Overall, Google and Yahoo retrieved the highest number of dedicated suicide sites, whereas MSN had the highest number of prevention or support sites and academic or policy sites.

In addition, the three most frequently occurring sites were all pro-suicide, whereas the information site Wikipedia was fourth. All top four sites evaluated methods of suicide including detailed information about speed, certainty, and the likely amount of pain associated with each method.

However, there is currently no regulation of suicide sites in the UK because they are not illegal.

Self-regulation by internet providers and use of filtering software by parents to block sites are the main approaches to reducing potential harm from suicide sites. However, efforts to remove some of the most detailed technical descriptions of suicide methods may be easily circumvented, say the authors.

They conclude that service providers might pursue website optimisation strategies to maximise the likelihood that sites aimed at preventing suicide are preferentially sourced by people seeking information about suicide methods rather than potentially harmful sites.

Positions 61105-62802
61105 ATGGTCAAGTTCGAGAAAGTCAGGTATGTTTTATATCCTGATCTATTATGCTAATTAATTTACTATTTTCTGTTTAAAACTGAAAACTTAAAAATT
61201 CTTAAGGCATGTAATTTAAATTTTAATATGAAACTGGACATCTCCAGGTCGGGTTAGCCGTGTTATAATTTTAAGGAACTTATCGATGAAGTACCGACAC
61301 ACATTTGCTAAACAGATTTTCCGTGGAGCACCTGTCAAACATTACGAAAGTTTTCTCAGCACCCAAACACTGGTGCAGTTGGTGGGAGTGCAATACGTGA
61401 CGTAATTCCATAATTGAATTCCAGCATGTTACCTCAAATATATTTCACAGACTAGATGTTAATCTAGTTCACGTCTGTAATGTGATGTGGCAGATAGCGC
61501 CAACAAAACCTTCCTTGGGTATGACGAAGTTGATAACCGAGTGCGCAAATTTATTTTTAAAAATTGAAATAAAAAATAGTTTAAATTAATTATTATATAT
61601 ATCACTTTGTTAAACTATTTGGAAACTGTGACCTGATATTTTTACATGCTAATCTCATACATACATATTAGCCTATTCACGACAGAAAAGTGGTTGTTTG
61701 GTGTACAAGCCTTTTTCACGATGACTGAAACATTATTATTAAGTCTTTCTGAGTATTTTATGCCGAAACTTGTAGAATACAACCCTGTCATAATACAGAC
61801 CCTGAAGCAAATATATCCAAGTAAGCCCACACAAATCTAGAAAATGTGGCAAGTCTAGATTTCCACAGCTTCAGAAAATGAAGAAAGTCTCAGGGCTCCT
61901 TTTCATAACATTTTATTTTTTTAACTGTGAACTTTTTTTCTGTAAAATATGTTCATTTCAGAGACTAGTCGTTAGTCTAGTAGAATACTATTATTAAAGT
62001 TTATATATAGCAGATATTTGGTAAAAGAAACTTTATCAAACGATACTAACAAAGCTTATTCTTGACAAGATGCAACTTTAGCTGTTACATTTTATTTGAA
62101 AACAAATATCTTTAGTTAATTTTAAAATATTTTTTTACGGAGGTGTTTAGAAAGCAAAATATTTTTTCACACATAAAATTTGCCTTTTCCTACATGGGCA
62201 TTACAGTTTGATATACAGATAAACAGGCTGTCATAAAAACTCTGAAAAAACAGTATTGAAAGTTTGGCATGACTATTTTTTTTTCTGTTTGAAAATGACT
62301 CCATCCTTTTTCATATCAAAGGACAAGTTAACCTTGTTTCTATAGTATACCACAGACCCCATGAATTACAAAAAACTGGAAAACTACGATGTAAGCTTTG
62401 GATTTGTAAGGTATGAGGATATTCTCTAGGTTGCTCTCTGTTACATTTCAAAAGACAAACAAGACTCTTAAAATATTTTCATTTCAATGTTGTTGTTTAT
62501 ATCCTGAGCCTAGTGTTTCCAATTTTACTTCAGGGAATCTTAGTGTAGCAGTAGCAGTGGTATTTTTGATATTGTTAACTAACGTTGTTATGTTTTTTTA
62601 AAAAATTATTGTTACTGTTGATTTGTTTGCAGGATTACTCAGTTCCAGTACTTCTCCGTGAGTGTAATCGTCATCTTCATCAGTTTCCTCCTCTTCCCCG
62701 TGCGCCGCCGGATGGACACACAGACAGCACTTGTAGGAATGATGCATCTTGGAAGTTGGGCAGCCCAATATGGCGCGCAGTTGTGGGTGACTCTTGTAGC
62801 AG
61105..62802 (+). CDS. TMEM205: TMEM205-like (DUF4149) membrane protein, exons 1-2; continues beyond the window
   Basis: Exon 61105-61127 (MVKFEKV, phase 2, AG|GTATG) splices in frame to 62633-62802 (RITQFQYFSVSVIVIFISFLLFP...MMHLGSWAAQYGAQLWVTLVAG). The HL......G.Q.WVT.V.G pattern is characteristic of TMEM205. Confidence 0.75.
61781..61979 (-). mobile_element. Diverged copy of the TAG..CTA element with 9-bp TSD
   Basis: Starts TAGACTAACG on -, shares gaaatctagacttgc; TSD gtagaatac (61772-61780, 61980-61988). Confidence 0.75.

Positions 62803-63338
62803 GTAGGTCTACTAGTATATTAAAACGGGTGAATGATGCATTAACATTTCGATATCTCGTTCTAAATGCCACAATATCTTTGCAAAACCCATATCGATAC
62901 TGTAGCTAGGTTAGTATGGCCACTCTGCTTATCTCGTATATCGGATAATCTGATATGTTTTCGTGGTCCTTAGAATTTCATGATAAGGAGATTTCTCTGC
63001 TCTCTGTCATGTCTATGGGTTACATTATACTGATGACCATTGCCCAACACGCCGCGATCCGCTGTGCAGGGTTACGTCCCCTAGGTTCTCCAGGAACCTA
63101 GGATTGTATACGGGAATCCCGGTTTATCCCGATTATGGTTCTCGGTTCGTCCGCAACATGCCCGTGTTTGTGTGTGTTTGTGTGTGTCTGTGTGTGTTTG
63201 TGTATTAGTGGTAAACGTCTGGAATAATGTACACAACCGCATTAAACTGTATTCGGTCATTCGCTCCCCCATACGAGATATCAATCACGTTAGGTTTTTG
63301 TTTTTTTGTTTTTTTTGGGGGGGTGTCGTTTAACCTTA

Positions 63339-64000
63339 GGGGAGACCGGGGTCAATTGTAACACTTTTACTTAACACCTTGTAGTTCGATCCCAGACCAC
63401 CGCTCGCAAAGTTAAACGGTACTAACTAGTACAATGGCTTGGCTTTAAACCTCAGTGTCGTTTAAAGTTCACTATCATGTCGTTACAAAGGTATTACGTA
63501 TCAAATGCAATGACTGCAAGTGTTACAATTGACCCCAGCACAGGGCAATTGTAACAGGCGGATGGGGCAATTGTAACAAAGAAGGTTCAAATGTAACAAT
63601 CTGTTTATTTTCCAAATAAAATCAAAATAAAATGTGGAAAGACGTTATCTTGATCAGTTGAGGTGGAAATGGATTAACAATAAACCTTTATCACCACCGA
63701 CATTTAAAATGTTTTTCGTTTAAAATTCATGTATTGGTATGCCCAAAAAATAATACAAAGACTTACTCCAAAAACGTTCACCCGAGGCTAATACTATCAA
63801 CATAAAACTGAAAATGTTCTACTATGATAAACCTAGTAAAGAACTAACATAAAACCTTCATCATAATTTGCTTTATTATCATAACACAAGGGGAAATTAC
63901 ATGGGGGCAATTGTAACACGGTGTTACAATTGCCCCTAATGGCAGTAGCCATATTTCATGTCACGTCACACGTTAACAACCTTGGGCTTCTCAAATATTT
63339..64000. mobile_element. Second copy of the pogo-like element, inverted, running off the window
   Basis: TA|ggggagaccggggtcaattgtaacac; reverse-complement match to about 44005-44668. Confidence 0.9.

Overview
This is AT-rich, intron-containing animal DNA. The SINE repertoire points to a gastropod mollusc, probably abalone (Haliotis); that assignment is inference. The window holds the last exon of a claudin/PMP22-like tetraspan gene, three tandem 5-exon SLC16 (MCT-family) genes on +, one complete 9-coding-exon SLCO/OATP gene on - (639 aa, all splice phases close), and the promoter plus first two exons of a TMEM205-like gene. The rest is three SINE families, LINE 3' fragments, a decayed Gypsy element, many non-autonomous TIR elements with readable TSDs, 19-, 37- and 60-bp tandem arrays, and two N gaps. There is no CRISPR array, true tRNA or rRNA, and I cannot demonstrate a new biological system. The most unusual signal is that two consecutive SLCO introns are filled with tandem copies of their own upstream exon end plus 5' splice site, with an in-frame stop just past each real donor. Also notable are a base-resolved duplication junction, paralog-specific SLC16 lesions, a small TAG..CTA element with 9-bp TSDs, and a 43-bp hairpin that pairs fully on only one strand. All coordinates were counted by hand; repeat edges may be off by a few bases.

Story Source:

The above story is based on materials provided by BMJ-British Medical Journal. Note: Materials may be edited for content and length.


Cite This Page:

BMJ-British Medical Journal. "Does The Internet Really Influence Suicidal Behavior?." ScienceDaily. ScienceDaily, 14 April 2008. <www.sciencedaily.com/releases/2008/04/080411082947.htm>.
BMJ-British Medical Journal. (2008, April 14). Does The Internet Really Influence Suicidal Behavior?. ScienceDaily. Retrieved December 22, 2014 from www.sciencedaily.com/releases/2008/04/080411082947.htm
BMJ-British Medical Journal. "Does The Internet Really Influence Suicidal Behavior?." ScienceDaily. www.sciencedaily.com/releases/2008/04/080411082947.htm (accessed December 22, 2014).

Share This


More From ScienceDaily



More Mind & Brain News

Monday, December 22, 2014

Featured Research

from universities, journals, and other organizations


Featured Videos

from AP, Reuters, AFP, and other news services

Brain-Dwelling Tapeworm Reveals Genetic Secrets

Brain-Dwelling Tapeworm Reveals Genetic Secrets